JOURNAL ARTICLE

Search for potential target site of nucleocapsid gene for the design of an epitope-based SARS DNA vaccine

Noton Kumar Dutta, Kaushiki Mazumdar, Byoung-Hee Lee, Min-Won Baek, Dong-Jae Kim, Yi-Rang Na, Sung-Hoon Park, Hyun-Kyoung Lee, Hiroaki Kariwa, Le Quynh Mai, Jae-Hak Park
Immunology Letters 2008 June 15, 118 (1): 65-71
18440652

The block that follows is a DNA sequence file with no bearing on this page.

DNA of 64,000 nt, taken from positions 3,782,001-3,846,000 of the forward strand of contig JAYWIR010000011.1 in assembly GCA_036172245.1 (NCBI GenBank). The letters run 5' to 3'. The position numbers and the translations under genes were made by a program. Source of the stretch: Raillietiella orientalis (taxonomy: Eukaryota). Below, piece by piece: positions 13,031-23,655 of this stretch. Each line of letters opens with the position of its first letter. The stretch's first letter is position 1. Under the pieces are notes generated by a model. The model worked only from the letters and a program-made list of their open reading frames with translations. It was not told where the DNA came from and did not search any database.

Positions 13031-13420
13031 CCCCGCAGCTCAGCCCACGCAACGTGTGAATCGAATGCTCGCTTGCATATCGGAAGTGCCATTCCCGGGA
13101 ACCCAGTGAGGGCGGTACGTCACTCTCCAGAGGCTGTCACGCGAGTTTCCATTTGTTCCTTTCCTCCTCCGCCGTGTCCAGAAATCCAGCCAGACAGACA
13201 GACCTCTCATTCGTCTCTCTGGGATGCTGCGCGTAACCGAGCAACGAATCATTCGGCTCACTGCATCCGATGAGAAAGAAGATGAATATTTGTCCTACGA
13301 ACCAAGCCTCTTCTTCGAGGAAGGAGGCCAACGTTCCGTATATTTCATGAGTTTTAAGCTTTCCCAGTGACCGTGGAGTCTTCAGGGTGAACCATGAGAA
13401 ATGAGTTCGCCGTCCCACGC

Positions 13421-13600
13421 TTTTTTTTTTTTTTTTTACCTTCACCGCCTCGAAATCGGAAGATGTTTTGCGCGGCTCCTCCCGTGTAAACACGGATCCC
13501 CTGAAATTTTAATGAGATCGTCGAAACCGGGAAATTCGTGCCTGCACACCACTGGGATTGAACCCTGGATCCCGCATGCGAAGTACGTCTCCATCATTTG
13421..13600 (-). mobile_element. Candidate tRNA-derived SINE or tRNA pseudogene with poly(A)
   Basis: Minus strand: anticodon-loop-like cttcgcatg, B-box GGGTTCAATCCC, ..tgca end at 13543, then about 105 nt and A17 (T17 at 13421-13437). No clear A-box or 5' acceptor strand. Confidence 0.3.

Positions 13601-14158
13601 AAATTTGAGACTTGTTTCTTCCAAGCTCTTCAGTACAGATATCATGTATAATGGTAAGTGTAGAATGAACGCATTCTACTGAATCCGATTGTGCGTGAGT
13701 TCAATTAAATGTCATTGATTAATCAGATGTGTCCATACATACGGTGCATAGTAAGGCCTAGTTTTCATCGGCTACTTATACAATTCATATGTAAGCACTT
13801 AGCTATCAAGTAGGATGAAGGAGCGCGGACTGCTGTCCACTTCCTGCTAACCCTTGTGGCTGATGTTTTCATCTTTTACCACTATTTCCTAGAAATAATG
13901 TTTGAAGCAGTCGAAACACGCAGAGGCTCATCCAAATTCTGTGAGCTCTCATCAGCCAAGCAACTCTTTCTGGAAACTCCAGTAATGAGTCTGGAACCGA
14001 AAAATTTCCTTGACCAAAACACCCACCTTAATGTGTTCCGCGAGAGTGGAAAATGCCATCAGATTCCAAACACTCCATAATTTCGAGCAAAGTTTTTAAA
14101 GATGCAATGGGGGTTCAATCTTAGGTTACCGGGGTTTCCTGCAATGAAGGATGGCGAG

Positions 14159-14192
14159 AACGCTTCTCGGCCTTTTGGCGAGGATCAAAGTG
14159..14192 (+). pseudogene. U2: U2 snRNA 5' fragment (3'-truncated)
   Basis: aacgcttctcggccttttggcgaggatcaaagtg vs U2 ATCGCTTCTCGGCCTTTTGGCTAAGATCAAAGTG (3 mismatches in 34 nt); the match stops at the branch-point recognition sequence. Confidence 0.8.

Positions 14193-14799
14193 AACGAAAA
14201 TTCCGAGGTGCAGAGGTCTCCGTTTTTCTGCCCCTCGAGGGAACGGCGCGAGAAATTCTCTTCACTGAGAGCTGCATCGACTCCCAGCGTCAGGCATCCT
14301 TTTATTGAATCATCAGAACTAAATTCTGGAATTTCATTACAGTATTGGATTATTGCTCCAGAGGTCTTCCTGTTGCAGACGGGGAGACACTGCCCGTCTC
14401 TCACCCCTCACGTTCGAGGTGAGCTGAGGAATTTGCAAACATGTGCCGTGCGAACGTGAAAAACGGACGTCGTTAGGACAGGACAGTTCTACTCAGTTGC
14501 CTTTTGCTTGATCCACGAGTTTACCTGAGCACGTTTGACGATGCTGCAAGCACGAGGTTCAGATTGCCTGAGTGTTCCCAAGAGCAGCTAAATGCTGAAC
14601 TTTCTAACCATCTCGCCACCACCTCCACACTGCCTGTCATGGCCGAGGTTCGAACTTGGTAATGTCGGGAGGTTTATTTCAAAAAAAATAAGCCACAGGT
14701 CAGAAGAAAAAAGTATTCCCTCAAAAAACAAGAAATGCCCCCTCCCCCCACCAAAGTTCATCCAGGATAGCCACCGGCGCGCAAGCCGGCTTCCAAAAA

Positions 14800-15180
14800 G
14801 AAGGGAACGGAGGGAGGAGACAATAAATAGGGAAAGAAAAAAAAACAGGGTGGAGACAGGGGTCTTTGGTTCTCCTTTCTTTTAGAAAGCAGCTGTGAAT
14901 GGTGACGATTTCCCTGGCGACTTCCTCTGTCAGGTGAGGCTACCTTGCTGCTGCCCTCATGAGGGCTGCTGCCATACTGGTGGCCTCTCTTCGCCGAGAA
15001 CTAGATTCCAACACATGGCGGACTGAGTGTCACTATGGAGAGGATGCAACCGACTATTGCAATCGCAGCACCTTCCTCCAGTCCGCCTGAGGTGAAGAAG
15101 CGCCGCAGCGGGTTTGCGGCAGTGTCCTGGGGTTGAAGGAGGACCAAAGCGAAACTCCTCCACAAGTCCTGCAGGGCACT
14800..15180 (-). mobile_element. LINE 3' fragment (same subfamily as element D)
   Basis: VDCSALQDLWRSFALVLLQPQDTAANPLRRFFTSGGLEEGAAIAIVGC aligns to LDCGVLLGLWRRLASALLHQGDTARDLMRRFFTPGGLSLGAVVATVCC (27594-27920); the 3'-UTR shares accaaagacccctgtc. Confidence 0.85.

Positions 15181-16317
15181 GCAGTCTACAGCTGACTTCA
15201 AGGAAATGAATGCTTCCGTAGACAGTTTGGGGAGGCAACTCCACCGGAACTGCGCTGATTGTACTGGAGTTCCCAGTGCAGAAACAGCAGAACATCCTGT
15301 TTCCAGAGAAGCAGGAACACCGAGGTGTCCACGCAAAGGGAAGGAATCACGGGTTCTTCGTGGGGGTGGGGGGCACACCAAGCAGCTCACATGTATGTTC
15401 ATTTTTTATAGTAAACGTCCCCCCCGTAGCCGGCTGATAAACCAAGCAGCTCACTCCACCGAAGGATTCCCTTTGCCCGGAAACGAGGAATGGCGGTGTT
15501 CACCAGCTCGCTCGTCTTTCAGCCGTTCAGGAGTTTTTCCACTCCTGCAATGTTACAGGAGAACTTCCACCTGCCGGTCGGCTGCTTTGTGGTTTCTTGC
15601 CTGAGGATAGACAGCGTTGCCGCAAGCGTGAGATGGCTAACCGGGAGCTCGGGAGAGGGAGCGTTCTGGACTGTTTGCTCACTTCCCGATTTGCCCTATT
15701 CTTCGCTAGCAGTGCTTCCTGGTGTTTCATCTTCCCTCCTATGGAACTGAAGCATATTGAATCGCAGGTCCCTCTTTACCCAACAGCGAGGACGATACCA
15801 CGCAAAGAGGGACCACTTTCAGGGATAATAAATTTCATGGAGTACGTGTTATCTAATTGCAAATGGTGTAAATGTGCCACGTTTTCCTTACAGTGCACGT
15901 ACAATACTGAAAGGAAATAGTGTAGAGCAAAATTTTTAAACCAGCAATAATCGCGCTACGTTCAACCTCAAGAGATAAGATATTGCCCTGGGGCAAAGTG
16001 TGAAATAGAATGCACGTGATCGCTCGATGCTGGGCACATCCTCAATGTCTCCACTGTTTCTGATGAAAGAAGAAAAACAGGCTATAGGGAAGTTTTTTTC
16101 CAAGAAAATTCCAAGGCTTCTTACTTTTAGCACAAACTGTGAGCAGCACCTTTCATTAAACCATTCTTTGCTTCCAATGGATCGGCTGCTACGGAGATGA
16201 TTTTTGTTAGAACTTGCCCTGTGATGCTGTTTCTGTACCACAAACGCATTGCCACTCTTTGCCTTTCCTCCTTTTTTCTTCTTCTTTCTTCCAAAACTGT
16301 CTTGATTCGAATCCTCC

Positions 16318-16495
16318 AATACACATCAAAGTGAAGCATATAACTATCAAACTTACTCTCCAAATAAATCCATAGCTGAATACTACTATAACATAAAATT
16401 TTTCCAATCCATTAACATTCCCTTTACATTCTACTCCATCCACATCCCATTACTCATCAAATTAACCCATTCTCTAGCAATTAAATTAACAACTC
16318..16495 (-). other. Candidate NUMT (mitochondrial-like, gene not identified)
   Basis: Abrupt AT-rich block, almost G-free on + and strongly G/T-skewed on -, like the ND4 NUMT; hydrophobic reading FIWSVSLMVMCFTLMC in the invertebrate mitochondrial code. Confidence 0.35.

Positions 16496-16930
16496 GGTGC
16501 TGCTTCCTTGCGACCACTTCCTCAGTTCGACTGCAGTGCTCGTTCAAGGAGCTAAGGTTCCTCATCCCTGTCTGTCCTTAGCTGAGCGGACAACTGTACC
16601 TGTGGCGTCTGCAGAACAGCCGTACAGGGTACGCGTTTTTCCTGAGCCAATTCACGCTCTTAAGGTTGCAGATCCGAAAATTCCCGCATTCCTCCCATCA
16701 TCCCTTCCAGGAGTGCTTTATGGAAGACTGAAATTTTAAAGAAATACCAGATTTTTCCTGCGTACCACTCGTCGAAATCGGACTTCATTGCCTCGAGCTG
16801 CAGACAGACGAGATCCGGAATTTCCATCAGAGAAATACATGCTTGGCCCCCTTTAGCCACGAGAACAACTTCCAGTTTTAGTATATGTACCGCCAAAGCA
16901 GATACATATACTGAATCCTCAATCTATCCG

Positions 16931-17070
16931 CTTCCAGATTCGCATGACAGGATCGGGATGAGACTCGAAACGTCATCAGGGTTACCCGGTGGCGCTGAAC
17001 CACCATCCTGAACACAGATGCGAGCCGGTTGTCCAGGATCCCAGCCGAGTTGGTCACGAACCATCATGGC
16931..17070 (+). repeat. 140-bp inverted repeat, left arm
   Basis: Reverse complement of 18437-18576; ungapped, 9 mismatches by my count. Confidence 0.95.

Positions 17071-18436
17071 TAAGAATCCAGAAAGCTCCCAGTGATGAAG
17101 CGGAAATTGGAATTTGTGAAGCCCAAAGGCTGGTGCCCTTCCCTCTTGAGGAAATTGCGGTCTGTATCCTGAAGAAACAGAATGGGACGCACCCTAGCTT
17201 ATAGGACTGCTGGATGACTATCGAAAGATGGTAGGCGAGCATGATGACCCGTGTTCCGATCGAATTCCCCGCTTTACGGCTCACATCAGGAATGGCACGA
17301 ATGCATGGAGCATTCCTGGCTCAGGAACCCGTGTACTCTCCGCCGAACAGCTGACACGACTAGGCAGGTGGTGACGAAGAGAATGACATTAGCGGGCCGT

It is believed today that nucleocapsid protein (N) of severe acute respiratory syndrome (SARS)-CoV is one of the most promising antigen candidates for vaccine design. In this study, three fragments [N1 (residues: 1-422); N2 (residues: 1-109); N3 (residues: 110-422)] of N protein of SARS-CoV were expressed in Escherichia coli and analyzed by pooled sera of convalescence phase of SARS patients. Three gene fragments [N1 (1-1269 nt), N2 (1-327 nt) and N3 (328-1269 nt)-expressing the same proteins of N1, N2 and N3, respectively] of SARS-N were cloned into pVAX-1 and used to immunize BALB/c mice by electroporation. Humoral (by enzyme-linked immunosorbent assay, ELISA) and cellular (by cell proliferation and CD4(+):CD8(+) assay) immunity was detected by using recombinant N1 and N3 specific antigen. Results showed that N1 and N3 fragments of N protein expressed by E. coli were able to react with sera of SARS patients but N2 could not. Specific humoral and cellular immunity in mice could be induced significantly by inoculating SARS-CoV N1 and N3 DNA vaccine. In addition, the immune response levels in N3 were significantly higher for antibody responses (IgG and IgG1 but not IgG2a) and cell proliferation but not in CD4(+):CD8(+) assay compared to N1 vaccine. The identification of antigenic N protein fragments has implications to provide basic information for the design of DNA vaccine against SARS-CoV. The present results not only suggest that DNA immunization with pVax-N3 could be used as potential DNA vaccination approaches to induce antibody in BALB/c mice, but also illustrates that gene immunization with these SARS DNA vaccines can generate different immune responses.

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